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When it comes to commitments, SEC coaches have their own Twitter responses

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Follow an SEC coach for long enough on Twitter, and you’re bound to see it sooner or later.

Boom! Yahtzee! Yessir!

And you’ll know exactly what it means.

When a prospect commits to an SEC school, the responses from their coaches-to-be leave tremors in the Twittersphere.

From Gainesville to College Station and from Columbia, S.C., to Columbia, Mo., SEC coaches post their own distinctive tweets to celebrate new commitments. They’re short announcements, seemingly cryptic to outsiders but a clear message to the program’s fans: Help is on the way.

Unless, of course, the coach is Nick Saban. The famously all-business Crimson Tide coach doesn’t have a Twitter account, for recruiting or otherwise.

So the SEC’s coaching Twitter survey stands at one down, 13 to go.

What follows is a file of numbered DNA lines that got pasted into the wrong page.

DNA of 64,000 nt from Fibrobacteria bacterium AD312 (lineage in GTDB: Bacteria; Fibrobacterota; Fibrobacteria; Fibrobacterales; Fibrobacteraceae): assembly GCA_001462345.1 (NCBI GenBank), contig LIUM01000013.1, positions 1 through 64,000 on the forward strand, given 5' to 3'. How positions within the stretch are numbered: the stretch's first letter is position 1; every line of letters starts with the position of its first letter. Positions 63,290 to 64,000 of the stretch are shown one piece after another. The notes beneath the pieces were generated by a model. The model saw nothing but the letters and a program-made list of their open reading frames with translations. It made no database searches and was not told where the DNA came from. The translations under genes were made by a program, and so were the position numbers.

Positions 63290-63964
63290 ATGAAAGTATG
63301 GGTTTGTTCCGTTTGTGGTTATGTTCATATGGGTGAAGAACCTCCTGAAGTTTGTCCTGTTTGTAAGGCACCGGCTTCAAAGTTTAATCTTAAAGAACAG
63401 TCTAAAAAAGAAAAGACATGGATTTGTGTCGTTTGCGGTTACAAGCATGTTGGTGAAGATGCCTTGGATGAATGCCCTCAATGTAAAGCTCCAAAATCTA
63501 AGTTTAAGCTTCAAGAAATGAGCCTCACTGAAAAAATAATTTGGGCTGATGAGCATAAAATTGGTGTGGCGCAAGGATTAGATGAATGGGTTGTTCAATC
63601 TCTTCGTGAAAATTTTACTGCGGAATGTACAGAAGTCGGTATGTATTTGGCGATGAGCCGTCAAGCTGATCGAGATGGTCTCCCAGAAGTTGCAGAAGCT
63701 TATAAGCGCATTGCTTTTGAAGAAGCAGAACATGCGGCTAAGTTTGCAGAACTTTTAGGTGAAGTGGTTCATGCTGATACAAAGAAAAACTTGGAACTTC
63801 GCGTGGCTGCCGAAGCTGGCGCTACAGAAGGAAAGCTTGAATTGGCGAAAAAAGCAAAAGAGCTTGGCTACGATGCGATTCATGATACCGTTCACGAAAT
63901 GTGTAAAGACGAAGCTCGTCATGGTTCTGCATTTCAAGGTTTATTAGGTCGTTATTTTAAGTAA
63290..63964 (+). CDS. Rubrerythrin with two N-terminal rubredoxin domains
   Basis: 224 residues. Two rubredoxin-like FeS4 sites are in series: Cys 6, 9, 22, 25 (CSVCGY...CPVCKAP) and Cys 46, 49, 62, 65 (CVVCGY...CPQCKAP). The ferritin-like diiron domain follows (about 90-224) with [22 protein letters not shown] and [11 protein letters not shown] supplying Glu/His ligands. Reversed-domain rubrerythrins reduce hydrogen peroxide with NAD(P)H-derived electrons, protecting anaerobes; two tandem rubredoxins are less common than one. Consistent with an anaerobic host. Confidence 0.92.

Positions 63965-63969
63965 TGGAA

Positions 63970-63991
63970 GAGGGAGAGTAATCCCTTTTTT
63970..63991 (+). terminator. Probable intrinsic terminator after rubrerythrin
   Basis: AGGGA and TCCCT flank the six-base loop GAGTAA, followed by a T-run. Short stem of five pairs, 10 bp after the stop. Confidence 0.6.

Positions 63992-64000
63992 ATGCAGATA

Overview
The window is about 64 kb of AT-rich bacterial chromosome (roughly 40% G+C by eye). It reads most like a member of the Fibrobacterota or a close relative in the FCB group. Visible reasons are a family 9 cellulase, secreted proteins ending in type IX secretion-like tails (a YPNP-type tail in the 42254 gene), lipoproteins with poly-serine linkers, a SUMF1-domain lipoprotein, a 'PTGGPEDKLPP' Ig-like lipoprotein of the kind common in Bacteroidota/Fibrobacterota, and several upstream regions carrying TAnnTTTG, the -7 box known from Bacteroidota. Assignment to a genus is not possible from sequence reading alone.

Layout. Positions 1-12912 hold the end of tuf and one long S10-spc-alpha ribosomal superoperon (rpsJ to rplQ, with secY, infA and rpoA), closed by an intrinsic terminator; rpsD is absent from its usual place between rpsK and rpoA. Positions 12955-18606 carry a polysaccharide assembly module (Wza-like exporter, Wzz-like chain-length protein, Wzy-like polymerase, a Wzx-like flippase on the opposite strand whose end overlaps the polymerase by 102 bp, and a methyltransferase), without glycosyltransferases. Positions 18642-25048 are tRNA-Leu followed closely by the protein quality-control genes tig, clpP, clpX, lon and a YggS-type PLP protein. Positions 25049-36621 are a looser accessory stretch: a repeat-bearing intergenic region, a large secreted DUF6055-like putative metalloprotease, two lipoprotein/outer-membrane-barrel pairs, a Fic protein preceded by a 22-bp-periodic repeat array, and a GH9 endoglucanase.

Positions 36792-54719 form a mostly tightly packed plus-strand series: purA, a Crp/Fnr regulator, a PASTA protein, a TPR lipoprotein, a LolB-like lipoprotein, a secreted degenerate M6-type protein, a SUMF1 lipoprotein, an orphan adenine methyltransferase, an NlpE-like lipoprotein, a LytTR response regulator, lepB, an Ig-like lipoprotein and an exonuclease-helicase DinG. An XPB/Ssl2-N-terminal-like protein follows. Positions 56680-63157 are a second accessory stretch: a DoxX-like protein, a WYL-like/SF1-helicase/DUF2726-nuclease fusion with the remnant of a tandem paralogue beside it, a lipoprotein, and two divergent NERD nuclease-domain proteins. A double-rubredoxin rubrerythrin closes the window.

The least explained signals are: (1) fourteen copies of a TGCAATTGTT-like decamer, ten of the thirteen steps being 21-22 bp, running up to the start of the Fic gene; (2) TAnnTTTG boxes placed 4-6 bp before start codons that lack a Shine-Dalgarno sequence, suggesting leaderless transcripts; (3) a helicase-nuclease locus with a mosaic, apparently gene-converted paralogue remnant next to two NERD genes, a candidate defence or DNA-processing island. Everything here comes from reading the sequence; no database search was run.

RELATED: From small towns to the big time: SEC standouts make the jump

The concept of coaches welcoming players via social media is unsurprisingly new, but for some aspects of the process, it’s easy to forget just how new. Until August 2016, NCAA rules tightly restricted coaches’ interactions with players on Twitter, prohibiting retweets of recruits.

It’s still debated just how much that rule change has affected recruiting, but it’s added one more layer of interest to college football’s Twitter world.

Sometimes, a tweet that’s small (even by Twitter standards) can draw big attention. Take the classic, explosive message tweeted with every Auburn commitment by Gus Malzahn:

That’s right: A three-word tweet drew more than 900 retweets and 2,500 likes.

The reason for the mass response? That tweet came after quarterback Jarrett Stidham’s announcement that he was heading to Auburn from Baylor, potentially bringing an end to the years-long quarterback search on the Plains.

Malzahn has long been among the SEC’s top recruiting Twitter users, posting his regular “Boom!” messages even in the years before the social media arms race began:

The real pioneer of the recruiting announcement in the SEC, though, is Texas A&M’s Kevin Sumlin.

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